ShareThis Page
Home

One can have cake, and eat it and more delectables at Sugar Cafe in Dormont

| Sunday, Oct. 16, 2011

Baker Amber Kunselman celebrated her 25th birthday last month.

Did she make her own cake?

"No, I didn't," she said, laughing heartily, as she plated a spicy-gingerbread bundt cake, working in the balcony bakery at Sugar Cafe.

It's a wonder. Cakes and baking drive her.

A graduate of Indiana University of Pennsylvania's culinary program, Kunselman has worked at The Ritz in South Beach, Fla., the Marco Island (Fla.) Marriott, and had a short stint at The Fairmont, Downtown before signing on at "the Sugar," as owner Kelly James calls her cafe on Potomac Avenue in Dormont.

Like fondant and wedding cakes, Kunselman says her fit at the cafe is snug.

"I get to do what I like to do," she says. The venue, which serves breakfast, brunch and lunch, and caters and bakes special orders, opened in February.

"It's not just 'work, work, work' on a production line."

Kunselman, of Dormont, is one of two bakers at the cafe, working with fellow pastry chef Brian Wildroudt. While the pair keep the cafe's display case stocked with scones, cupcakes, cheesecake and biscotti, Kunselman's specialty is decorating and plated desserts.

Bring on that fondant.

In her hotel life, she could only decorate cakes if she was the chef, she says. Because she wasn't, she taught herself on her time, making cakes for friends and family.

Kunselsman tells the memorable story of how, while working in Florida, she made bright orange, magenta and yellow gum-paste flowers in her apartment, packed them up and traveled with them to Buffalo, N.Y., where she made her stepsister's wedding cake. A brochure for the Sugar Cafe features it and others she has made.

She is drawn to the artistry of decorative baking.

"Not everybody knows what goes well together," she says, listing how good decorative baking requires more than knitting colors and textures. "A beautiful cake is not good unless the cake underneath is good."

Sugar Cafe consequently uses Italian buttercream icing when icing tops its cakes. It is lighter and fluffier than conventional, and takes well to flavoring, thus amping up the dessert.

Most recently, Kunselman baked for a vegan wedding: Lemon Lavendar, Chocolate Peanut Butter, Toasted Almond and Key Lime Coconut cupcakes and a small Pumpkin Spice cake, all served in tiers.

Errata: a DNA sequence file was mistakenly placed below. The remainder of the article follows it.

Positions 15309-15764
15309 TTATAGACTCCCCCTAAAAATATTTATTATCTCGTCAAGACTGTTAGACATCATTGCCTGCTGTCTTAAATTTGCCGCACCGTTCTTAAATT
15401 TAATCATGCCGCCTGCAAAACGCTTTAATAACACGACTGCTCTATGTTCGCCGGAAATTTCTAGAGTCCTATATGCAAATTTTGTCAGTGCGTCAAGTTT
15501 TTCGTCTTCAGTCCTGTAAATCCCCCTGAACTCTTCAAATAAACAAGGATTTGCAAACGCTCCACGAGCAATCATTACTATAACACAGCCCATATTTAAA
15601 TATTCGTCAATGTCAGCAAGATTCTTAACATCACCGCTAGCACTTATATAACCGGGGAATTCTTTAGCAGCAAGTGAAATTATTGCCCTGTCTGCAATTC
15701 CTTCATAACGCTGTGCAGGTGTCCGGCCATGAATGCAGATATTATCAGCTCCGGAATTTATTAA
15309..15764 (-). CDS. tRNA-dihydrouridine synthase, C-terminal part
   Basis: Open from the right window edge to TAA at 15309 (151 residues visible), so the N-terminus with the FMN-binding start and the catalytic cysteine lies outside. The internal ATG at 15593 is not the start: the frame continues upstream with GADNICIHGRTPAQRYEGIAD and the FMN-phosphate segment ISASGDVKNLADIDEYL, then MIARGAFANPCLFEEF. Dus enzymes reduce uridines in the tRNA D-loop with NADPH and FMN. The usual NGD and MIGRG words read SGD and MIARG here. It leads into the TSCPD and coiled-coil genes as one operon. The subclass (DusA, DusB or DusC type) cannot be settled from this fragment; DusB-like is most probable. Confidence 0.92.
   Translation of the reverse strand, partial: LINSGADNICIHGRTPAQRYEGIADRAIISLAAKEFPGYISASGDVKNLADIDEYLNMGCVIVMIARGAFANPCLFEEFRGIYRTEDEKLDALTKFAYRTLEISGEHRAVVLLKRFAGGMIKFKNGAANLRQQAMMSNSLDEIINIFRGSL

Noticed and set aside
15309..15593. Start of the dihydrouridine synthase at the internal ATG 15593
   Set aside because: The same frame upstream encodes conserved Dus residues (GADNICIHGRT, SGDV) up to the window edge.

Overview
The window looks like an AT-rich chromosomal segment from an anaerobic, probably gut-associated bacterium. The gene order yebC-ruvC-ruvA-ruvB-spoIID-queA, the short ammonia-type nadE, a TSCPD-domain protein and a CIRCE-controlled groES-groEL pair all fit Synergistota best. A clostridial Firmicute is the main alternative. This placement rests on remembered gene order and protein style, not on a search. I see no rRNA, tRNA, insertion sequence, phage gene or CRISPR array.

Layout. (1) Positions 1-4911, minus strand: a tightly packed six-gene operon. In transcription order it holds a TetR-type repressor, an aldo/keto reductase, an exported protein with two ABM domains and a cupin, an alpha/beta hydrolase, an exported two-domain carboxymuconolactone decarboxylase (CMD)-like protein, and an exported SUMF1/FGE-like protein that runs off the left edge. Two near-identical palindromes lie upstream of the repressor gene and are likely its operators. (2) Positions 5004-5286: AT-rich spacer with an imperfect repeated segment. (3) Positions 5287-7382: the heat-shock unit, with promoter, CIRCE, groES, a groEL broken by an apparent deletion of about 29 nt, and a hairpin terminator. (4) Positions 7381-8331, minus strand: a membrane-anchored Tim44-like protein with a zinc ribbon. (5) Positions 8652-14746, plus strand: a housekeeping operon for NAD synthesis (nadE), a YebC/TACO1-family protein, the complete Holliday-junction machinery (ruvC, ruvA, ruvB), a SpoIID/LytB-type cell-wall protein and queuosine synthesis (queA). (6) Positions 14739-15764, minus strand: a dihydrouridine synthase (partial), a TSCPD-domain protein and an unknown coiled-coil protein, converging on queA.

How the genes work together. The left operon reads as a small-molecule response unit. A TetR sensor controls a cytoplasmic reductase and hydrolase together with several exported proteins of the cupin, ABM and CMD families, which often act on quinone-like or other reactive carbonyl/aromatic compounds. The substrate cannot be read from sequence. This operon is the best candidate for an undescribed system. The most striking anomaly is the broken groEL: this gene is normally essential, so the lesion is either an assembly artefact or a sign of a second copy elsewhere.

Kunselman, says James, was her first hire. After 18 months of planning, James, 42, of Mt. Lebanon, left her job as pastry chef at the Sonoma Grille, Downtown, in September 2010 to realize her lifelong dream of having her own place.

"I just fell in love with her," James says of Kunselman. "I just thought she was a little 'mini-me.' "

"We're a match. She does beautiful cakes. Her style is a little different -- hers are more whimsical, mine are a little more elegant. I thought putting those styles together would be perfect, and it has been."

The whimsy, and youthful touches, are evident at Sugar Cafe. Visitors are welcomed by a mat bearing the cafe's logo, an aproned waitress in platform heels, carrying a cake on one tray, and cupcakes on another.

Most recently a store specializing in jewelry, "metaphysical" products and such things as tarot-card reading, the cafe space is bright and airy, with tables, a display case and counter, ovens and coffee machines on the main level.

That balcony bakery overlooks it.

"Things are really starting to boom upstairs," says James of the cafe's bakery operation.

The interior is painted a sprightly hue of turquoise. Here and there are drawings by James' son, Jack, 4.

"Keep calm and eat cupcakes," reads a framed poster on one wall.

Head barista Tommy Medley serves artistic espressos. James worked with La Prima coffee importers, Strip District, for three months to come up with the cafe's exclusive Sugar Blend.

Cooks Brandon Sachs and Don Yokum make sandwiches, salads and breakfast items that include buttermilk waffles with homemade raspberry jam and bagel sandwiches with chive-and-cheddar scrambled eggs or smoked salmon, red onion, capers and hard-boiled eggs.

"I look at the Sugar -- it's just everything I've ever done, all smashed together into one," says James, who has wanted to own a restaurant after she played at it as a child. Besides pastry chef, she has been a bartender, cook and waitress.

"It's nice for me to see it all come together."

Dark, Spicy Gingerbread With White Wine and Vanilla Roasted Pears

This sweet bread, which Amber Kunselman of the Sugar Cafe bakes in a bundt pan, says fall in so many ways. Redolent with several of the same spices that make September-October-November an earthy treat, it is topped with one of the season's favorite fruits, pears.

Kunselman uses Guinness in this recipe, but says you can use any stout. Feel free to substitute another variety for the Bosc pears, as well. Don't skimp on the vanilla beans — there's nothing like the taste of fresh vanilla.